Currently, the static NAT algorithms do not perform port translation.

   Application Level Gateways
     Certain application layer protocols are not compatible with NAT and
     require translation outside layers 3 and 4.  Such translation is
     performed by packet filter extensions called Application Level Gateways
     (ALGs).

     NPF supports the following ALGs:

           icmp     ICMP ALG.  Applies to IPv4 and IPv6.  Allows to find an
                    active connection by looking at the ICMP payload, and to
                    perform NAT translation of the ICMP payload.  Generally,
                    this ALG is necessary to support traceroute(8) behind the
                    NAT, when using the UDP or TCP probes.

     The ALGs are built-in.  If NPF is used as kernel module, then they come
     as kernel modules too.  In such case, the ALG kernel modules can be
     autoloaded through the configuration, using the alg keyword.

     For example:

           alg "icmp"

     Alternatively, the ALG kernel modules can be loaded manually, using
     modload(8).

   Procedures
     A rule procedure is defined as a collection of extension calls (it may
     have none).  Every extension call has a name and a list of options in the
     form of key-value pairs.  Depending on the call, the key might represent
     the argument and the value might be optional.  Available options:

           log: interface        Log events.  This requires the npf_ext_log
                                 kernel module, which would normally get auto-
                                 loaded by NPF.  The specified npflog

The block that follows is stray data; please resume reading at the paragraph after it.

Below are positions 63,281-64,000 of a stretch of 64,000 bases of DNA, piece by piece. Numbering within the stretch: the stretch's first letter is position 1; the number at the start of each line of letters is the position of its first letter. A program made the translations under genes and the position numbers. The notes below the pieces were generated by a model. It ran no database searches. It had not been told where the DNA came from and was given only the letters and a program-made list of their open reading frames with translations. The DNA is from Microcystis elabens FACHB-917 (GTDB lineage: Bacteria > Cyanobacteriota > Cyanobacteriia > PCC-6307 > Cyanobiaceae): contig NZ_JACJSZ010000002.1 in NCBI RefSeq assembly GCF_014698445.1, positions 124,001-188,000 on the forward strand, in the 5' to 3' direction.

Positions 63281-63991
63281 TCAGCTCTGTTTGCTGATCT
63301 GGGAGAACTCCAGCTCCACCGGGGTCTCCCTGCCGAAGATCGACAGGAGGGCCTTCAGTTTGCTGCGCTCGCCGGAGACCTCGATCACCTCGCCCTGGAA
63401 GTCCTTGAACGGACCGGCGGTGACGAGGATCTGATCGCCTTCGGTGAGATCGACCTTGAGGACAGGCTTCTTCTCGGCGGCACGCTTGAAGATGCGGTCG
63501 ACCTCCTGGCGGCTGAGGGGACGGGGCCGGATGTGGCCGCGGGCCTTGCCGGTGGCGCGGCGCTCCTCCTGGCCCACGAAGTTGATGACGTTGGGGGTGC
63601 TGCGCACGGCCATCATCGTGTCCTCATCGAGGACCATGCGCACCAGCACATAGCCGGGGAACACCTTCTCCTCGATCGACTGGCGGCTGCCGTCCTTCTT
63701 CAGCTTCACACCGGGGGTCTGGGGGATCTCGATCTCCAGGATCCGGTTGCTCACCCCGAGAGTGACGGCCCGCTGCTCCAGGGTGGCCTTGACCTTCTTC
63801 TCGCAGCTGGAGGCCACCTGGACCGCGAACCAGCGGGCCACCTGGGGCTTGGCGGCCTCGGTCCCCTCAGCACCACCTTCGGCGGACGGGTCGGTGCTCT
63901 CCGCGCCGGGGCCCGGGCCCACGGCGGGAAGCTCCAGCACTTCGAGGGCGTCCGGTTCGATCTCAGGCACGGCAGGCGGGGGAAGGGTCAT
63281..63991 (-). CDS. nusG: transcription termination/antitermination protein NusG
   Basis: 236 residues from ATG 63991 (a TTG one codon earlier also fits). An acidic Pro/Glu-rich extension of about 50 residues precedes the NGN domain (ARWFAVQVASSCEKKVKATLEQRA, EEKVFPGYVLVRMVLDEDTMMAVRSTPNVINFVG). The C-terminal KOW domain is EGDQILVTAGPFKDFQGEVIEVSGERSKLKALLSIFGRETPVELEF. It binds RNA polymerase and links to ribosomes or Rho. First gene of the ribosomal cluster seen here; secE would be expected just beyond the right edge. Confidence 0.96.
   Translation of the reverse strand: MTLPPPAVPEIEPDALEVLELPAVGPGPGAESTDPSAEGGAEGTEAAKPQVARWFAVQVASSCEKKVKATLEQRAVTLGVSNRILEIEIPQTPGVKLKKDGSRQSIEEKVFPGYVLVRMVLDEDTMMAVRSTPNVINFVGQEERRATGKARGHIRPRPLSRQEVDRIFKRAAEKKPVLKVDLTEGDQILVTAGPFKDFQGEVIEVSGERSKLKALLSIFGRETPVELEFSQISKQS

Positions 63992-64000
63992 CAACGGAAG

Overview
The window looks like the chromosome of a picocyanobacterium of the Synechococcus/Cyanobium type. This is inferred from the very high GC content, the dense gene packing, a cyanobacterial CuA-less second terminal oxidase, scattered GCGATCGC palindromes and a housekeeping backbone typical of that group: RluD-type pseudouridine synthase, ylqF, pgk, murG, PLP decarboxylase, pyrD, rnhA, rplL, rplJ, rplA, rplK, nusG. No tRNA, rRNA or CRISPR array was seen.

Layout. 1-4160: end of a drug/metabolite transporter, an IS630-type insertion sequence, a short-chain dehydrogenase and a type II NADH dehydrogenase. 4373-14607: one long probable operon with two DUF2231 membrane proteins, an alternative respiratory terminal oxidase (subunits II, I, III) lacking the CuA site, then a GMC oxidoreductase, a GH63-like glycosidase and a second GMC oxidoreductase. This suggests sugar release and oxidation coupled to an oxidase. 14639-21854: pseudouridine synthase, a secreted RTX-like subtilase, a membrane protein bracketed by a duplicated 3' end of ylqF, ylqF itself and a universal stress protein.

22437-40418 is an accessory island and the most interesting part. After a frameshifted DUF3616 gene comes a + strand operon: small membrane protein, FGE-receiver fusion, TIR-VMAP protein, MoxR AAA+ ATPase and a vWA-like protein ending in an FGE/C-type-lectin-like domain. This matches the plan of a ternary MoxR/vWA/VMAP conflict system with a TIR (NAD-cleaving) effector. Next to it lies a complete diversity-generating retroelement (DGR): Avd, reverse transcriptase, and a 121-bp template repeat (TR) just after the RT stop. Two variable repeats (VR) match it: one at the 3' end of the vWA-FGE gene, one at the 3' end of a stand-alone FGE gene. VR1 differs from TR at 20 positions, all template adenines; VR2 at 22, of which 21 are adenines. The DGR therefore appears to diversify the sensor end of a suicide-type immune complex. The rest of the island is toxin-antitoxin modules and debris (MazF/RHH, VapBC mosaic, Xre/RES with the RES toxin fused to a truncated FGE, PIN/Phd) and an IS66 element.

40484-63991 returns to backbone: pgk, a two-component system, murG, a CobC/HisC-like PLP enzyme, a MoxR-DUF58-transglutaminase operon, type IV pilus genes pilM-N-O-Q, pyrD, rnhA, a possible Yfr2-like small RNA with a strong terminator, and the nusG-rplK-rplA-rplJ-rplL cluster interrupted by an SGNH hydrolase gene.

interface would also be auto-created once the
                                 configuration is loaded.  The log packets can
                                 be written to a file using the npfd(8)
                                 daemon.

           normalize: option1[, option2 ...]
                                 Modify packets according to the specified
                                 normalization options.  This requires the
                                 npf_ext_normalize kernel module, which would
                                 normally get auto-loaded by NPF.

     The available normalization options are:

           "max-mss" value        Enforce a maximum value for the Maximum
                                  Segment Size (MSS) TCP option.  Typically,
                                  for "MSS clamping".

           "min-ttl" value        Enforce a minimum value for the IPv4 Time To
                                  Live (TTL) parameter.

           "no-df"                Remove the Don't Fragment (DF) flag from
                                  IPv4 packets.

           "random-id"            Randomize the IPv4 ID parameter.

     For example:

           procedure "someproc" {
                   log: npflog0
                   normalize: "random-id", "min-ttl" 64, "max-mss" 1432
           }

     In this case, the procedure calls the logging and normalization modules.

   Parameter settings